The most interesting part of the thesis, in my opinion, though, is the conclusion.  Here Drew makes the case that the statistical fuzziness was a result of the kind of problem tested, not the methodology.  He suggests that "ACH may be less effective for an analytical problem where the objective probabilities of each hypothesis are nearly equal."

In short, when the objective probability of an event approaches 50%, ACH may no longer have the resolution necessary to generate an accurate forecast.  Likewise, as objective reality approaches either 0% or 100%, ACH becomes increasingly less necessary as the correct estimative conclusion is more or less obvious to the "naked eye". Close elections, like the one in Washington State in 2008 may, therefore, be beyond the resolving power of ACH.

Like much good science, Drew's thesis has generated a new testable hypothesis (one we are, in fact, in the process of testing!).  It is definitely worth the time it takes to read.

Forecasting Accuracy and Cognitive Bias in the Analysis of Competing Hypotheses

Wednesday, August 4, 2010

Where Do Terrorists Want To Go To College? (Thesis Months)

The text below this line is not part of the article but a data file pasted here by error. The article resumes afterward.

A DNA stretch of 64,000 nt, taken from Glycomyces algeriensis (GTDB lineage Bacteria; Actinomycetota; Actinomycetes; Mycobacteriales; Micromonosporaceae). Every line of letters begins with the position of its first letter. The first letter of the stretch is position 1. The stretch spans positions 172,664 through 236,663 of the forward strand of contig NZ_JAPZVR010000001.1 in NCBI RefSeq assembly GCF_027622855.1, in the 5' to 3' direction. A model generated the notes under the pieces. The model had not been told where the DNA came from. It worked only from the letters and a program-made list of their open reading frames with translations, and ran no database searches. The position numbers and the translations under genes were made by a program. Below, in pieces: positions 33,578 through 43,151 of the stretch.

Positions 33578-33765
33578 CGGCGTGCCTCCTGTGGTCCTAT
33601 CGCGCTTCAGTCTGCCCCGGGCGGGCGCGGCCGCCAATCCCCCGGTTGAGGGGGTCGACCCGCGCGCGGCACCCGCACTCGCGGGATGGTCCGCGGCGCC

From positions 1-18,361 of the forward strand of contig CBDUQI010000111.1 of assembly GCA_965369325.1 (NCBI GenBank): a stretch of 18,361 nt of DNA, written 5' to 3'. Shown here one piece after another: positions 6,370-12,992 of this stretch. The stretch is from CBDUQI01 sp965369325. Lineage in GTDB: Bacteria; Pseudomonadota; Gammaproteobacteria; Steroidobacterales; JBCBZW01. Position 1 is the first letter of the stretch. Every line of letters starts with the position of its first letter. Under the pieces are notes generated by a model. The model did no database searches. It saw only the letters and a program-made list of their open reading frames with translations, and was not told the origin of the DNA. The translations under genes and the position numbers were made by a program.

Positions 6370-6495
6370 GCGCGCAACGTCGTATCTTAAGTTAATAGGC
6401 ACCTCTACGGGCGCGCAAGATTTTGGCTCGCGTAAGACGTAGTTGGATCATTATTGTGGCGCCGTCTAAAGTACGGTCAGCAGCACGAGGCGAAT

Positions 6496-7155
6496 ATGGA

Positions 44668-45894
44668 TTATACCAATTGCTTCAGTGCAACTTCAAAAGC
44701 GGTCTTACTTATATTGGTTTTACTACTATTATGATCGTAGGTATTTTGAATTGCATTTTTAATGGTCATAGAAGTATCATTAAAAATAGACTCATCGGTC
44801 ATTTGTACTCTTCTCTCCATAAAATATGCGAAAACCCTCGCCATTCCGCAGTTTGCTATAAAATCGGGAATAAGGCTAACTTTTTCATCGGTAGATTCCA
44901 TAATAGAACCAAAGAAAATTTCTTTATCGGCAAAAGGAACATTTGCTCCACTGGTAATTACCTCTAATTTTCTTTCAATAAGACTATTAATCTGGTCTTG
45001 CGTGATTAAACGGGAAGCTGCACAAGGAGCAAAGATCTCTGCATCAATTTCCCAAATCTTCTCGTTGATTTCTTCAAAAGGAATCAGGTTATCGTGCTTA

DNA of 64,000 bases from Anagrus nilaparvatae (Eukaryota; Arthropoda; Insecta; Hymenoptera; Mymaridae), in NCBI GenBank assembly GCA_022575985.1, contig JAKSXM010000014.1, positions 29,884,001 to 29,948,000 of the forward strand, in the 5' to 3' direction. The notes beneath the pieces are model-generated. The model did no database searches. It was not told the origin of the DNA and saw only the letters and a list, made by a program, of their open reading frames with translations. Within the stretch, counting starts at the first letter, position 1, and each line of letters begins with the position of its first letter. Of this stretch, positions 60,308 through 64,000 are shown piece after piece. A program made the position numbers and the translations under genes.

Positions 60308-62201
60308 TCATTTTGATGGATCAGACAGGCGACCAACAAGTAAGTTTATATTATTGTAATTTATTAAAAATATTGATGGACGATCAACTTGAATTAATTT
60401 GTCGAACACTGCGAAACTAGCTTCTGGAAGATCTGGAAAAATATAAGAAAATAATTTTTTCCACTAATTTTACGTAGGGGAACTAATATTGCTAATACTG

Choosing a college is always difficult but imagine how much more challenging the issue is if you are a terrorist.  You have been told that you are a smart young person, you have aced all your exams, and it has been suggested to you by several bearded men in assorted caves that you should go somewhere to learn how to build a nuke.

How to choose?

Not every college or university has a nuclear engineering program and, to the best of my knowledge, none of them offer a course in "Nuclear Weapons Building 101".  Even if you find the right program with the right teachers and labs, etc., you probably also want to make sure you pick a place where you will not excite the interests of the local security services too much.

While it may be easier to imagine a terrorist group recruiting (or hiring) someone who already has the requisite knowledge to build a WMD, the attacks on the World Trade Center prove that Al Qaeda, at least, had (and may still have) the patience to execute a long-term plan involving the education of one of their best and brightest.